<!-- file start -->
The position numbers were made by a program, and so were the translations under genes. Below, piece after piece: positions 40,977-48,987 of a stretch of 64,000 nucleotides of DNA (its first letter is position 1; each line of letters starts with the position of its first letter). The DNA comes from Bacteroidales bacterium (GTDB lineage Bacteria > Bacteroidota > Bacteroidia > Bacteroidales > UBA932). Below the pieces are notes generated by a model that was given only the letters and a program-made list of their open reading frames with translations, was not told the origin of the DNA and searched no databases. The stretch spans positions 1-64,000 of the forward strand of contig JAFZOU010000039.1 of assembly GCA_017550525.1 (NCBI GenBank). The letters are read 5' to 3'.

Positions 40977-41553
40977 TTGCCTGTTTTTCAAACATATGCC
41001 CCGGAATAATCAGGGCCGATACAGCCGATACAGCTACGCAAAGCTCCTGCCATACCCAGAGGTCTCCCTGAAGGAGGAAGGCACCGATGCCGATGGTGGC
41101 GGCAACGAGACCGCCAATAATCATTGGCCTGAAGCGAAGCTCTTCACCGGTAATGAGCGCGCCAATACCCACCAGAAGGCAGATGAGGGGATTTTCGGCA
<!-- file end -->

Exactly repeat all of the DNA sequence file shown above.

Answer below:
The position numbers were made by a program, and so were the translations under genes. Below, piece after piece: positions 40,977-48,987 of a stretch of 64,000 nucleotides of DNA (its first letter is position 1; each line of letters starts with the position of its first letter). The DNA comes from Bacteroidales bacterium (GTDB lineage Bacteria > Bacteroidota > Bacteroidia > Bacteroidales > UBA932). Below the pieces are notes generated by a model that was given only the letters and a program-made list of their open reading frames with translations, was not told the origin of the DNA and searched no databases. The stretch spans positions 1-64,000 of the forward strand of contig JAFZOU010000039.1 of assembly GCA_017550525.1 (NCBI GenBank). The letters are read 5' to 3'.

Positions 40977-41553
40977 TTGCCTGTTTTTCAAACATATGCC
41001 CCGGAATAATCAGGGCCGATACAGCCGATACAGCTACGCAAAGCTCCTGCCATACCCAGAGGTCTCCCTGAAGGAGGAAGGCACCGATGCCGATGGTGGC
41101 GGCAACGAGACCGCCAATAATCATTGGCCTGAAGCGAAGCTCTTCACCGGTAATGAGCGCGCCAATACCCACCAGAAGGCAGATGAGGGGATTTTCGGCA